Ashkenazi is one of two major cultural labels that can be applied to a Jew, the other being Sephardi.

Ashkenazi Jews are those whose ancestors migrated from Germany to Eastern Europe during or shortly after the Crusades. In the 17th century, many of these Jews migrated back to Western Europe, spreading Askenazi Jewry across most of Europe (with the notable exceptions of Spain and Portugal).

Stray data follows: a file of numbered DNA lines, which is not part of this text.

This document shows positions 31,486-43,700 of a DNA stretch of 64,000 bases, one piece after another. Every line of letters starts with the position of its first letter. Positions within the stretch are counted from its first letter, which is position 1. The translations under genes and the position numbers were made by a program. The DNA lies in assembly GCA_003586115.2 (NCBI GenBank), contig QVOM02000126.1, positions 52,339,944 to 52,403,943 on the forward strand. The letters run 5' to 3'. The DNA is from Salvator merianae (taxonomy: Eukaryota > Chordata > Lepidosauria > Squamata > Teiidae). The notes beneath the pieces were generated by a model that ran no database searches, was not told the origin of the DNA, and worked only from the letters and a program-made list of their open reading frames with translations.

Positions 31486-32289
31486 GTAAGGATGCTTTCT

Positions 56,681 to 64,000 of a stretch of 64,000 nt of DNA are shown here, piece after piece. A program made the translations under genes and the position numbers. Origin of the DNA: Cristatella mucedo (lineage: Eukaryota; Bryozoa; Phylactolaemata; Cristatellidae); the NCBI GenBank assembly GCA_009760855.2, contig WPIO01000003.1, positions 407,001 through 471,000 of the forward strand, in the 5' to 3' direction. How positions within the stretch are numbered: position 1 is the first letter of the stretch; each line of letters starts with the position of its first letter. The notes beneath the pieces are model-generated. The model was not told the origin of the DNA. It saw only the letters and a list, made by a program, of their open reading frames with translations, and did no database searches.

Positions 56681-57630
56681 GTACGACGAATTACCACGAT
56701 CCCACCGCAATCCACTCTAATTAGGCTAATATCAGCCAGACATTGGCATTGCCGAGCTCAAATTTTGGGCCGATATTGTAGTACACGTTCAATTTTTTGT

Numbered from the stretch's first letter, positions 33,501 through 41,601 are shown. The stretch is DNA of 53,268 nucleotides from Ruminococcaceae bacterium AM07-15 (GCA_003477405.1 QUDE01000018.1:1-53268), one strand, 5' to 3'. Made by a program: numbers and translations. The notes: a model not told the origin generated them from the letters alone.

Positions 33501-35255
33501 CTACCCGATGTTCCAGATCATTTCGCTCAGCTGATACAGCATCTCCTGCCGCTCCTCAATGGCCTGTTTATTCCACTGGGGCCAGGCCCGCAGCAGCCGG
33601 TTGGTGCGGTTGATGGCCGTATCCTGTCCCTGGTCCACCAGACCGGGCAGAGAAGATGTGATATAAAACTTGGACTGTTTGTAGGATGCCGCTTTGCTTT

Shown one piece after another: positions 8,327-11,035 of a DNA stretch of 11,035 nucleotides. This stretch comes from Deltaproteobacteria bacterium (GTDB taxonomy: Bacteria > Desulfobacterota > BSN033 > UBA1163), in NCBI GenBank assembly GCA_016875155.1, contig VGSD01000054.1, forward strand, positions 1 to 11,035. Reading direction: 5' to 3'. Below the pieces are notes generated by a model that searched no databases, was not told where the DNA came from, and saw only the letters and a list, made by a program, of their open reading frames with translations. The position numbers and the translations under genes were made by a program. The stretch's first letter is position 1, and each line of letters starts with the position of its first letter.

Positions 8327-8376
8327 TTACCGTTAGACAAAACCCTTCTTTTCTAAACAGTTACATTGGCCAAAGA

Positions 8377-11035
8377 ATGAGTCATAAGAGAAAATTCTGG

Although Ashkenazi and Sephardi Jews observe most of the same traditions, there are some small variations in customs, such as what foods are permitted to be eaten during Passover, and what tunes accompany portions of the liturgy.

One's designation of Ashkenazi or Sephardi comes from the designation of one's father. Ashkenazim (the plural form used to refer to a group of Ashkenazi Jews) currently make up the vast majority of Jews in the world. About 80% of Jews are Ashkenazi, although the numbers are split more evenly in Israel, due to migrations of Jews from Arab and African nations, which are Sephardi.